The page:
On Sept. 28, the birthday of Confucius, Teacher’s Day is celebrated in Taiwan. On this day, teachers receive congratulations, often together with small gifts from students and parents to express their gratitude. One may wonder why a specific professional group deserves such a public honor, as if teachers, who are already privileged with respect to salary, holidays and social reputation, are a particularly precious species. There is, for instance, no Doctor’s Days or Shoemaker’s Days.
It is of course true that formal education lies behind any profession. There is no doctor or shoemaker who did not have a teacher at various levels and stages of their (professional) education. And later, they may become teachers themselves when conveying their professional knowledge and experience to a new generation. Teaching is an important job indeed.
However, just like it is with people in other professions, there are good teachers and bad ones. Teacher’s Day, semi-officially celebrated across the island, honors teachers no matter if they are good or bad.
One may wonder why this ritual, which is repeated every year, continues without dispute, despite growing discontent — especially among young students — with regard to the qualifications of teachers.
It seems, therefore, that what is honored is the teaching profession itself. This might be explained by the prevailing Confucian culture that holds teachers in high esteem, with Confucius as the Sinic patron saint of educators.
The Confucian culture is a teacher’s culture; “teacher” in a broad sense, that is. In “thick” traditions, ie, in cultures with a strong respect for the past, professional expertise is seen as closely tied to personal experiences, in ways, however, that differ from modern ones. In thick cultures, teachers (often implicitly) believe that their personal experience is the crucial path leading to knowledge, which they themselves received from their teachers, and so on.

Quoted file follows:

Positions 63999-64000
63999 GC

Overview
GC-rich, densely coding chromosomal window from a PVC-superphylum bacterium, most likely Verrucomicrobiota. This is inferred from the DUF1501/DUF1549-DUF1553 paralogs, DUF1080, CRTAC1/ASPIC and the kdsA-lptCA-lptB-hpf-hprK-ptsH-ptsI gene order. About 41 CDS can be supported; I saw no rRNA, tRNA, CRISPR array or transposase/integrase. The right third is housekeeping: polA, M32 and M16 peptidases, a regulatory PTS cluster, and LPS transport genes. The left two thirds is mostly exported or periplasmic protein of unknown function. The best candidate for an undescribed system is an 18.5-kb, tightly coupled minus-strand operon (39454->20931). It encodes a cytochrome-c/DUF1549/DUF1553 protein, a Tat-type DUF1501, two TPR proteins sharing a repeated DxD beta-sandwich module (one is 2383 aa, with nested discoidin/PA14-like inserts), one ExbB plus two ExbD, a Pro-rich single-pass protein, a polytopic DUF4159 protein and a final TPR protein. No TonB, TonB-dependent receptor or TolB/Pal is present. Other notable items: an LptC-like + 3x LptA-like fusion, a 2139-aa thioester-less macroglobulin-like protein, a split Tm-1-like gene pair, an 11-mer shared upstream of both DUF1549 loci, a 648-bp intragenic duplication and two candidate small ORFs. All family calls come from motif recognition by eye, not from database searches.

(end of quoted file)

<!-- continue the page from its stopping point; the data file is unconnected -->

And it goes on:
This long line of succession of “experienced” teachers, they insist, deserves respect, and the only option they offer to their students is simply to follow their personal examples as the safe path to truth. Students become disciples; life and learning form a unit; the best teachers are considered to be those with the richest life experience.
Life cannot be taught like facts; it needs to be emulated, a process which takes time. Respect and obedience, traditionalists think, are therefore the most important ingredients for a student’s success in learning. With such a pedagogical constellation the teacher becomes the super-ego for learners, with little room for students to explore things on their own.
This might explain why the term “wisdom” is still present in the contemporary educational discourse in Taiwan, guided by, as he is still respectfully called, Confucius the “sage.” Hence the remarkably high respect held for older teachers in this culture — as if they know better today when they often only know how things have been done in the past.
Modern thinking and science do not work like this. Scientific and social progress is made by breaking with past models and concepts. In modern learning, the teacher inspires and facilitates, rather than functions, as the path. The life experience of others is of less value in a world where it is important to be different and to understand differences. The modern world is a world of individuals, not of clones.
In Taiwan, there is not much awareness that, despite decades of experiences, one might still draw wrong conclusions and thus make things difficult not only for science and students, but also for the ethical state of a given society. There is often too much belief in and respect for personal or traditional wisdom based on length of experience.